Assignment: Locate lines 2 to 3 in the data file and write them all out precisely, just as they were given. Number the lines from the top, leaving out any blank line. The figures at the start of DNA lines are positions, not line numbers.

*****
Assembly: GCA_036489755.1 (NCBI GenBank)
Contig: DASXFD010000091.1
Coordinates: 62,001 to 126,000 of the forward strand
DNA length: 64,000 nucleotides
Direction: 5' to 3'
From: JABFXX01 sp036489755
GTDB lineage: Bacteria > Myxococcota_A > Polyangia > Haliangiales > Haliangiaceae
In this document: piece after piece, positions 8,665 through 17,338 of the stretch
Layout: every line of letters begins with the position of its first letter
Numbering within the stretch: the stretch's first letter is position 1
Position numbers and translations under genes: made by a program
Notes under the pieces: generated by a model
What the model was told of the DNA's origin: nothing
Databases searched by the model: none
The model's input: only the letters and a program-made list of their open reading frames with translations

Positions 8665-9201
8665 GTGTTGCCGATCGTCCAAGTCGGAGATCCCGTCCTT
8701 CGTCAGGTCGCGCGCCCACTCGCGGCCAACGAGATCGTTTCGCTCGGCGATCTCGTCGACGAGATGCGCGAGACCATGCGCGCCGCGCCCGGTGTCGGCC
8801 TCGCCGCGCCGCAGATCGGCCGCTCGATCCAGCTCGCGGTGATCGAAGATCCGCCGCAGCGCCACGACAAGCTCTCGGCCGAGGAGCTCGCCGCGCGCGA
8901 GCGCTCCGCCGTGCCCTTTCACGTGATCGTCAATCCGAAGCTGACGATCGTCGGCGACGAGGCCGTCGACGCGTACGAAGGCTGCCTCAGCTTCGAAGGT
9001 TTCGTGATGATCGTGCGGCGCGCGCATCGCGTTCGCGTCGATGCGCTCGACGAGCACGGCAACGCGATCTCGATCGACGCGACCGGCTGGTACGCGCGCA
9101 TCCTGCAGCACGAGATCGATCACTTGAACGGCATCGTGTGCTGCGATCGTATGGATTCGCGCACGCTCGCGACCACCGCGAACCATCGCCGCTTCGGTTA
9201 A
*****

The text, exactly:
Contig: DASXFD010000091.1
Coordinates: 62,001 to 126,000 of the forward strand